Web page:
C2H2 type subfamily plays an important role in schizophrenia including ZNF521 and ZEB2. ZNF521, a transcriptional regulation factor with 30-zinc finger protein, acts as a molecular switch for the differentiation of neuronal stem cells and can also promote the proliferation and differentiation of striatal neurons. ZFP521 protein is associated with neuroectodermal specific gene loci (Sox1, Sox3, and Pax6), and can promote neural differentiation by activating early neuroectodermal gene expression. In addition, ZFP521 is co-located with P300 at the neuroectodermal locus, which requires ZFP521 to facilitate early nervous system differentiation (Lobo et al., 2008; Kamiya et al., 2011). The lack of ZFP521 results in a reduced number of granular neurons and an indistinct border of the granular cell layer of the dentate gyrus of hippocampus (Figure 4A; Ohkubo et al., 2014). Studies have shown that decreases in neural stem cell proliferation and adult hippocampal neurogenesis in the dentate gyrus were associated with schizophrenia (Reif et al., 2006; Balu and Lucki, 2009). The results of the behavior test suggested that ZNF521–/– mice have a hyper-locomotive phenotype which is a classical feature of rodent models of schizophrenia and corresponds to the clinical symptoms of patients with schizophrenia (Gainetdinov et al., 2001; Miyakawa et al., 2003). Besides, the locomotor behavior in mice is reported to be dependent on the quantitative balance between DA and NA (Viggiano et al., 2004). Dopamine β-hydroxylase (DBH) is a catecholamine biosynthase that can convert DA to NA, and its level decreases with the upregulation of ZFP521 protein. The expression of ZFP521 inhibited the mRNA levels of PHOX2A and EGR-1 proteins, which are the main transcription factors of DBH, so the expression of ZFP521 inhibited the expression of DBH. Neurotransmitters are regulated by DBH levels in ZNF521–/– mice, which performances for the decrease of DA level and the increase of NA level (Figure 4B; Ohkubo et al., 2019). According to the pathological manifestations and the level of neurotransmitters in the brain, deficiency of ZNF521 can lead to manifestations associated with schizophrenia.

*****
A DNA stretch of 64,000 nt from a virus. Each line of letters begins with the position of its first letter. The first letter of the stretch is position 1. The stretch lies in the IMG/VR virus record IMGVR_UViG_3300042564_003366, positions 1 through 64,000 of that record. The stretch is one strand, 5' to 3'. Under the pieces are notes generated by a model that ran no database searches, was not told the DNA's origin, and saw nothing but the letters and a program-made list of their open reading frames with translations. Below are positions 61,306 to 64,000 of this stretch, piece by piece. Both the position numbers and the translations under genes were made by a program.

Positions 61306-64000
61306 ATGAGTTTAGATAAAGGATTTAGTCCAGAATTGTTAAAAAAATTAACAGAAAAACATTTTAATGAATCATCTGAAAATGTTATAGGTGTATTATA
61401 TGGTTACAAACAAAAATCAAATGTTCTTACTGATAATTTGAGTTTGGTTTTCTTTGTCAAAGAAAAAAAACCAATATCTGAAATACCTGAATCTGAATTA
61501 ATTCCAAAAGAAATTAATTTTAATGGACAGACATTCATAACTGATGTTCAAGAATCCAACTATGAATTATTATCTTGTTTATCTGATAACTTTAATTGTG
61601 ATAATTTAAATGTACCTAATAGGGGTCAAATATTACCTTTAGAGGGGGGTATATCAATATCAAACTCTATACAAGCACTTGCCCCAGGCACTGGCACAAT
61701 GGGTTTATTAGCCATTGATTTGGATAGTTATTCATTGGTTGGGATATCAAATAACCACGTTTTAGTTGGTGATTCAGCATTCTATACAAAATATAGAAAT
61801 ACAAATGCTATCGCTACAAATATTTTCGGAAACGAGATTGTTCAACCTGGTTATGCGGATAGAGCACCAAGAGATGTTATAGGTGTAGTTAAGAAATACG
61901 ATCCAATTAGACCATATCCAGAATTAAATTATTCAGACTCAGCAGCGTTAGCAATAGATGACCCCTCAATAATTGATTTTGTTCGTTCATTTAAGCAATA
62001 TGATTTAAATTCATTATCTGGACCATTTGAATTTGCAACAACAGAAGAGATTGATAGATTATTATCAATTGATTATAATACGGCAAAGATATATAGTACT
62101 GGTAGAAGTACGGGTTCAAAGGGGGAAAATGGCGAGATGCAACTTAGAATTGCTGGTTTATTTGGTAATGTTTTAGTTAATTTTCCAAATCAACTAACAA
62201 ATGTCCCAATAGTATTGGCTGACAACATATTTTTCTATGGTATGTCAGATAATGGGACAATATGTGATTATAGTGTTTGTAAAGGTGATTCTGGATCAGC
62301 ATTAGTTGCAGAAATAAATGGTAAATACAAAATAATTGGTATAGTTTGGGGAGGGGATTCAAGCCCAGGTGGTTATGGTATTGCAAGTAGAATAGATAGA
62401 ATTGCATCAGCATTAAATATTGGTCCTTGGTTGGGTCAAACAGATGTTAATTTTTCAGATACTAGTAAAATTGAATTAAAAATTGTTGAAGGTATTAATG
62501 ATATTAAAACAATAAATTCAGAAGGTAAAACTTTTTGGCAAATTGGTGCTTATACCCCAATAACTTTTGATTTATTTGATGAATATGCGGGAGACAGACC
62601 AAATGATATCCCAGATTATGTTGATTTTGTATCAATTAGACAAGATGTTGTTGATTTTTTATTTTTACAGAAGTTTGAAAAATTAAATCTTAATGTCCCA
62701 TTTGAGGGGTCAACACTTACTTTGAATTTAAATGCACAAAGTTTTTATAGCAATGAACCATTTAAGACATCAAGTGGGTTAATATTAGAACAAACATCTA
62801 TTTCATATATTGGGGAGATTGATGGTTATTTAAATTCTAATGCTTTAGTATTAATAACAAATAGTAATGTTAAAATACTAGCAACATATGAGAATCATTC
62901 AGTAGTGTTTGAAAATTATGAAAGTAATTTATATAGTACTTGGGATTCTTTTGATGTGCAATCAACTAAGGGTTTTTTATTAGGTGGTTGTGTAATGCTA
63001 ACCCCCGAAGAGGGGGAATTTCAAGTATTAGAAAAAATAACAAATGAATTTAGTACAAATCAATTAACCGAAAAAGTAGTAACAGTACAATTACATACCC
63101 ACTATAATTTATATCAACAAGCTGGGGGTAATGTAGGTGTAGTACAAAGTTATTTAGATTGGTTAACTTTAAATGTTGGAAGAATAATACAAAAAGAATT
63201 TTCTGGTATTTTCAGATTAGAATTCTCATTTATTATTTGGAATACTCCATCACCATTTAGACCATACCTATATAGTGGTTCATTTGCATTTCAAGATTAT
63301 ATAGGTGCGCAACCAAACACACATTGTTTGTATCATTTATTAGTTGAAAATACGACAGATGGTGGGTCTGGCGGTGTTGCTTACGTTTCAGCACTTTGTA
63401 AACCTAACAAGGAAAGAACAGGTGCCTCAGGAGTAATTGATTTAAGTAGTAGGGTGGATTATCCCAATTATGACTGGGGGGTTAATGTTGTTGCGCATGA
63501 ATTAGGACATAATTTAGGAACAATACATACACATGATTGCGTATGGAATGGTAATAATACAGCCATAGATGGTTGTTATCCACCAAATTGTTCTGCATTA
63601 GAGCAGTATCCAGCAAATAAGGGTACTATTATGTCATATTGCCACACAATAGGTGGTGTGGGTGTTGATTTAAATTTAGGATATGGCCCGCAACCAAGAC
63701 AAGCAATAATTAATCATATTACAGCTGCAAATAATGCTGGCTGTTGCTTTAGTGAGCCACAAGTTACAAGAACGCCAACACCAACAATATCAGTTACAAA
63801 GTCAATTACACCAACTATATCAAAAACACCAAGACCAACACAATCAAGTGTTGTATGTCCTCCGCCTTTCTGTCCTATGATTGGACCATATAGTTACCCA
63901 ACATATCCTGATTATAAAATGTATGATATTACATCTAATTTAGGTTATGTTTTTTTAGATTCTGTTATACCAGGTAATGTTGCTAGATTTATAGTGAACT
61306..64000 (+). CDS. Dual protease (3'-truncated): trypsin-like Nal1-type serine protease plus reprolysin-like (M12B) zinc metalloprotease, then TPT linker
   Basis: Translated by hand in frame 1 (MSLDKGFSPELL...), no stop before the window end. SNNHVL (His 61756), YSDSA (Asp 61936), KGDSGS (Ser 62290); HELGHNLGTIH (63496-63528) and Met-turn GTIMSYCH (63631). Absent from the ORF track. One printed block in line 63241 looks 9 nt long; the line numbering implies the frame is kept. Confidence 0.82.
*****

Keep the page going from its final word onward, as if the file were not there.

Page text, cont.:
Figure 4. Zinc finger proteins (ZNF) associated with schizophrenia. (A) The relationship between ZNF521 and the differentiation of neural progenitors. (B) The mechanism of ZNF521 in schizophrenia.
The ZEB2 gene, a key regulator of epithelial differentiation, encodes the zinc finger E-box binding protein (C2H2 type). A case-control study implicated that rs6755392 locus in ZEB2 gene was significantly associated with SCZ. There are indirect protein-protein interactions between proteins encoded by ZEB2 and QPCT genes, and the related pathways also appear to be prominent in the genetic etiology of schizophrenia (Khan et al., 2016). A genome wide association study (GWAS) and comprehensive meta-analysis in a Caucasian population showed that SNP rs12991836, the most recent gene for ZEB2, is a risk locus for SCZ (Ripke et al., 2013).
In the generation of γ-aminobutyric acid GABAergic cortical interneurons, ZEB2 is needed to repress the Nkx2-1 homeobox transcription factor. When ZEB2 is deficient, the differentiation of striatal neurons is affected (McKinsey et al., 2013). GABAergic interneurons play an important role in the synchronization of brain activity in different regions, and abnormalities can lead to psychosis (Keverne, 1999). To sum up, ZEB2 is an important potential target in schizophrenia. The detailed molecular mechanism is shown in Figure 4.